I'm not talking about a night at Sizzlers. That's stepping up with a plate. Nor is it showing Stepped up to the plate. Yep. The Dees had a good win yesterday but one word sums it up. St Kilda. up with a plate. That's what the little lady does at a Lions Club barby. With the cocktail onions and coleslaw! And none of that bloody wog Tuh-booly grass muck either! Nope, I'm talking about what the Demons did yesterday. Got it back on track. Won one for the boys.
NB: Speaking of time-honoured mindless cliches that have yet to pass the test of time. I'm pretty damn sure that when Ashley Sampi kicks a goal off the ground, Jason Bennett's rapturous cry of "David Beckham! Eat your heart out!" won't cause Mister Posh to go green with envy and topple off his wallet.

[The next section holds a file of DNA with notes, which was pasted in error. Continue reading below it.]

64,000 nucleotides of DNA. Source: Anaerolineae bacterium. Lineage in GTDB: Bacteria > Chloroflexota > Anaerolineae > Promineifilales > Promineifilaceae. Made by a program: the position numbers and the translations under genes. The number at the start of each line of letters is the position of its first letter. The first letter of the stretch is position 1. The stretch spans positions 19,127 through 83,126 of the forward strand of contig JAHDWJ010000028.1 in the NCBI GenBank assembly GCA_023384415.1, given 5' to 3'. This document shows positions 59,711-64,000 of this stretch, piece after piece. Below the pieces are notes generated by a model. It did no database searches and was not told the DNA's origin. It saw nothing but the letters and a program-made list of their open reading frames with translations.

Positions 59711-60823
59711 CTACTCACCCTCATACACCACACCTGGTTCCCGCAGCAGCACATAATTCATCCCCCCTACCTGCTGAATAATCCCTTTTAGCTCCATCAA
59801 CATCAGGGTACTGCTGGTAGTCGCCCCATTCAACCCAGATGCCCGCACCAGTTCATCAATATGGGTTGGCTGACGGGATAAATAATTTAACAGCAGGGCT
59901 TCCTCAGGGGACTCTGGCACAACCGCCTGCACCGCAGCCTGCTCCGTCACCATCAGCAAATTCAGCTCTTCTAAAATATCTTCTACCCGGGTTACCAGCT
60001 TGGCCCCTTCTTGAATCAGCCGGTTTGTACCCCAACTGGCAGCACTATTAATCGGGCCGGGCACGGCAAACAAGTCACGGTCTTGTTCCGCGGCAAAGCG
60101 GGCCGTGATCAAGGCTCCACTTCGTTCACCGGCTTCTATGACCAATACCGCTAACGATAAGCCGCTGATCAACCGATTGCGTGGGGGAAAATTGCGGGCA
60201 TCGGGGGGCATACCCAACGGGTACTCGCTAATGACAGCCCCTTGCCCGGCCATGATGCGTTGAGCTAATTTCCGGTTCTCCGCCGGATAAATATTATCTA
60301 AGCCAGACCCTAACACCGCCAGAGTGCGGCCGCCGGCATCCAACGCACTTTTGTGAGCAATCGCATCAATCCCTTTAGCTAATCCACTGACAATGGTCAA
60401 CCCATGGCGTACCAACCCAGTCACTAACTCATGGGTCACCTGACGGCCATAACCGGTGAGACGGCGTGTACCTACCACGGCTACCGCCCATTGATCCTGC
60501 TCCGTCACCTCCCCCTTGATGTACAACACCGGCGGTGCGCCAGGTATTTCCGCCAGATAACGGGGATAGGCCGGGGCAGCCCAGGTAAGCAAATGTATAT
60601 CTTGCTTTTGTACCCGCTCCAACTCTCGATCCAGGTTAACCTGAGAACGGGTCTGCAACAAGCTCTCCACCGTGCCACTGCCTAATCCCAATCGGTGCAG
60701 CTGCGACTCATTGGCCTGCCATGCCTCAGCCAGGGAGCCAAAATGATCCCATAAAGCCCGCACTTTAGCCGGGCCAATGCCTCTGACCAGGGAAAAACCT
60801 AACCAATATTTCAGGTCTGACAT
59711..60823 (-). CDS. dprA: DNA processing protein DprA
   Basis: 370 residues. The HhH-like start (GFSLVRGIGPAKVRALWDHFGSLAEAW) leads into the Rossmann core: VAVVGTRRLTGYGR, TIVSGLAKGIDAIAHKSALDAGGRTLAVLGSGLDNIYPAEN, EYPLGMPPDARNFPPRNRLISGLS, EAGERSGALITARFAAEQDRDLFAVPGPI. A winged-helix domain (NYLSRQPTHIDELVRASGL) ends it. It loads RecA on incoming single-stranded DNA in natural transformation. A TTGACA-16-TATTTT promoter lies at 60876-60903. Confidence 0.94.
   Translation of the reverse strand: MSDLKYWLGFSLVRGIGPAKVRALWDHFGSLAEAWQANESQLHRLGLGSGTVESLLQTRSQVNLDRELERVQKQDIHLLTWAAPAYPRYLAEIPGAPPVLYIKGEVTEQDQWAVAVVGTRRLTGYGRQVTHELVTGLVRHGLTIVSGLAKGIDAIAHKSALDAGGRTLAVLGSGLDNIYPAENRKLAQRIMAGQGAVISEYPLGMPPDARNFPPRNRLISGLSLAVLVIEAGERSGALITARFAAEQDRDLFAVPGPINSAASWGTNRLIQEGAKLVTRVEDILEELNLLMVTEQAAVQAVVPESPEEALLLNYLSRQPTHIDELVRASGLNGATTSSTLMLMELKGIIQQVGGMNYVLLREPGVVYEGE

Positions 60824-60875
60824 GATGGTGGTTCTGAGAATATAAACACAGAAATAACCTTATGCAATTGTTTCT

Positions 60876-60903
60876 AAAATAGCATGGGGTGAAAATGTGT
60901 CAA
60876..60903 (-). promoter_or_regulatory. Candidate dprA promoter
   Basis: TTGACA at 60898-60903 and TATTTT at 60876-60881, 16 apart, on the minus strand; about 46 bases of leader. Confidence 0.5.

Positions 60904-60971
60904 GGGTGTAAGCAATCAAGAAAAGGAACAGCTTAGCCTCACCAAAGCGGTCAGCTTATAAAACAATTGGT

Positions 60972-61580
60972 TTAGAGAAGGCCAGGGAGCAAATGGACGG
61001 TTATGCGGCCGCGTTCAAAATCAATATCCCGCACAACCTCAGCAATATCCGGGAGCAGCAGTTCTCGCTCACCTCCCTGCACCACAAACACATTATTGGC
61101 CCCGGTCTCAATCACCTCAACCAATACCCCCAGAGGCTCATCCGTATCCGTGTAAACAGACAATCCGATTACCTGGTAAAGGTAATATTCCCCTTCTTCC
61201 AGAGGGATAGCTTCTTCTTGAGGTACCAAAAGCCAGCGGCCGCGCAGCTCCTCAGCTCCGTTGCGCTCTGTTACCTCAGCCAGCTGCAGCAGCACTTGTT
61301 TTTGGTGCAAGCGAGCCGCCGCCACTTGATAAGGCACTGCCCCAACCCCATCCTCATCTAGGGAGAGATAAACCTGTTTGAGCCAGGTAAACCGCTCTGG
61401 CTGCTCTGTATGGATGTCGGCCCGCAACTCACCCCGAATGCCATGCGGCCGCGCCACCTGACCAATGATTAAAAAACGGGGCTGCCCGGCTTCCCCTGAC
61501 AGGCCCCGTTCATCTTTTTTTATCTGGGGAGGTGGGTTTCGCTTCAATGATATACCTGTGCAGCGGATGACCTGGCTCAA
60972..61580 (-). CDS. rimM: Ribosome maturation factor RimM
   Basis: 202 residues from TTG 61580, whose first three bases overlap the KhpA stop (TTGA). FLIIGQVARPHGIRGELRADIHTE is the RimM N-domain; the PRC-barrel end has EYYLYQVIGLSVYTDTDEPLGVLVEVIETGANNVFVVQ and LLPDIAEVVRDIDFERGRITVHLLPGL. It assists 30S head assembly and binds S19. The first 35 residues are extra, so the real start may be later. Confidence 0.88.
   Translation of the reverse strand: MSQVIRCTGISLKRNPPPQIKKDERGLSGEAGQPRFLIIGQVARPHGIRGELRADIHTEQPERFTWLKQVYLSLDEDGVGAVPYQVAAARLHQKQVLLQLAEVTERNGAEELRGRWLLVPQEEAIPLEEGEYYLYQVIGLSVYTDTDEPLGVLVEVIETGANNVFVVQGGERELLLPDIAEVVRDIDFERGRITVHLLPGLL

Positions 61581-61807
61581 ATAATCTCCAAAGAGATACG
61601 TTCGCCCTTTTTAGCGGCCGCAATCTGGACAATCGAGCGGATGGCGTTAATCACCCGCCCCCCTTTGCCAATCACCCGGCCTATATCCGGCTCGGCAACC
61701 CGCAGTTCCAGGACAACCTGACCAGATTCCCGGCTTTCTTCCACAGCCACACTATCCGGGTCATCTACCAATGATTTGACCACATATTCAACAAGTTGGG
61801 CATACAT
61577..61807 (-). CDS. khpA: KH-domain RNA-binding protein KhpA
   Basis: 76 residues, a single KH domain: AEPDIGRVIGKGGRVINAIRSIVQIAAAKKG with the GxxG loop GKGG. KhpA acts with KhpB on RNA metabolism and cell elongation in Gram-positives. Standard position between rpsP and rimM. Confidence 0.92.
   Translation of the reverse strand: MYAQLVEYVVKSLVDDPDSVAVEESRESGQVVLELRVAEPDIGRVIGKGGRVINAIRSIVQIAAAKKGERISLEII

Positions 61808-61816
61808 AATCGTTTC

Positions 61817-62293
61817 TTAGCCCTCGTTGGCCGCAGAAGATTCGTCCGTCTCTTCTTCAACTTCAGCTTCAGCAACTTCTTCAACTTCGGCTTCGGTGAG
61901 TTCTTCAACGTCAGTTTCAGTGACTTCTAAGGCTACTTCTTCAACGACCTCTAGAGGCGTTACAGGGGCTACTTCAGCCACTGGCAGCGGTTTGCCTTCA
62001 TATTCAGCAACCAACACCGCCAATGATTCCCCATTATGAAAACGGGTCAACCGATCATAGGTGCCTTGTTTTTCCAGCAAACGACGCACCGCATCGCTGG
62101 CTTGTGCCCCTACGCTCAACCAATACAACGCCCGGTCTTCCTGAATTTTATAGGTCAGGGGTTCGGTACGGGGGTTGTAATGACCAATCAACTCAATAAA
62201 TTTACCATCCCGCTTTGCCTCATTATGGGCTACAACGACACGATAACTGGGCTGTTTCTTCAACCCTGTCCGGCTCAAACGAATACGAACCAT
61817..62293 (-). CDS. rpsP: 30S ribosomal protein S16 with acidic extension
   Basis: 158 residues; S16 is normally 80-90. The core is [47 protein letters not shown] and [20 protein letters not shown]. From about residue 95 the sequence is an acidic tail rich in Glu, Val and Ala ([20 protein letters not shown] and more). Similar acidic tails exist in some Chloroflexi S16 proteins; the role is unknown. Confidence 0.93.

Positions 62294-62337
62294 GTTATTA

Meanwhile, over at My Two Cents, Parker? - "Yes M'lady" - has decided to get stuck into my statement that the Western Australian teams benefit from their home ground advantage to a greater extent than their Victorian counterparts. At least we both agree there's such a thing as a home ground advantage. Where I don't agree is with his assertion that because the WA teams travel ten times a year and the Victorian teams three to six that the Vic clubs suffer no real disadvantage by comparison. He's wrong of course. And in being so, he's comprehensively missed my point. To whit, it's not his "Away Ground Disadvantage" but my "Home Ground Advantage" that's the issue. For the Victorian clubs the West's beguiling symmetry of "every second week" doesn't exist. Come to think of it, I can see how it could distort the communal perspective over there and how it may have led Gareth to jump to the wrong conclusion. The WA media are unlikely to help the situation either. The fact is though, the Victorian clubs don't travel as often but also don't get a home ground advantage every second week. The Western Australians DO travel every second week but every other week they get a bull-moose home ground advantage. West Coast gets ten home games against interstate teams and in a good year might win all or most to set up a finals place. Not a confronting task if the Coasters are travelling well. In the past they've also had the advantage of a gimme against the Dockers. This year it's fifty/fifty but if the Eagles win both that's twelve wins and finals certainty. Purely from playing at home. Toss in a couple away wins and they're a contender for top four. What then, of the Victorian teams? Well, Gareth is the one suffering booze related brain trauma if he thinks "Melbourne still playing 13 times on its own ground the MCG" constitutes a comparable home ground advantage. In fact, it's nothing of the sort. What he's conveniently overlooked is that ten of them are against other sides that want to play there and consider it as good as a home game. This year Melbourne only gets a home ground advantage against West Coast, Freo and Port. We only play the Cows in Adelaide. What about Brisbane and Sydney, I hear you ask? Well, Melbourne has been playing Brisbane up there lately (that's Melbourne's choice) but before when they played here, there were as many Fitzroy supporters as there were Melbourne ones. So there's no advantage here against Brizroy. When it comes to Sydney, the last time the Pinks played Melbourne at the MCG their fans more than doubled Melbourne's. Those old Blooders consider Sydney games in Melbourne as home games too. It also shouldn't be forgotten that the Victorian side of the equation is further weakened when you consider that oftentimes Melbourne plays the Eagles, Dockers, Port & Cows at either Optus or Telstra. Not even the Dee's nominal home grounds. As well as home games at both against the Roos, Saints and Dogs. The upshot is that when it comes to opportunities to build a season, because that's what a solid home ground advantage amounts to, West Coast has TEN and Melbourne FOUR. Three this year. All in all it's clear the home ground advantage enjoyed by the West Coast and the Dockers far outweighs that enjoyed by any of the Victorian clubs. And further illustrates my original point in the post below that the competition is hopelessly compromised (intentionally or otherwise) and in a word, unfair. And that the AFL, in making any kind of claim about the MCC in turn being unfair is seriously tainting it's own credibility.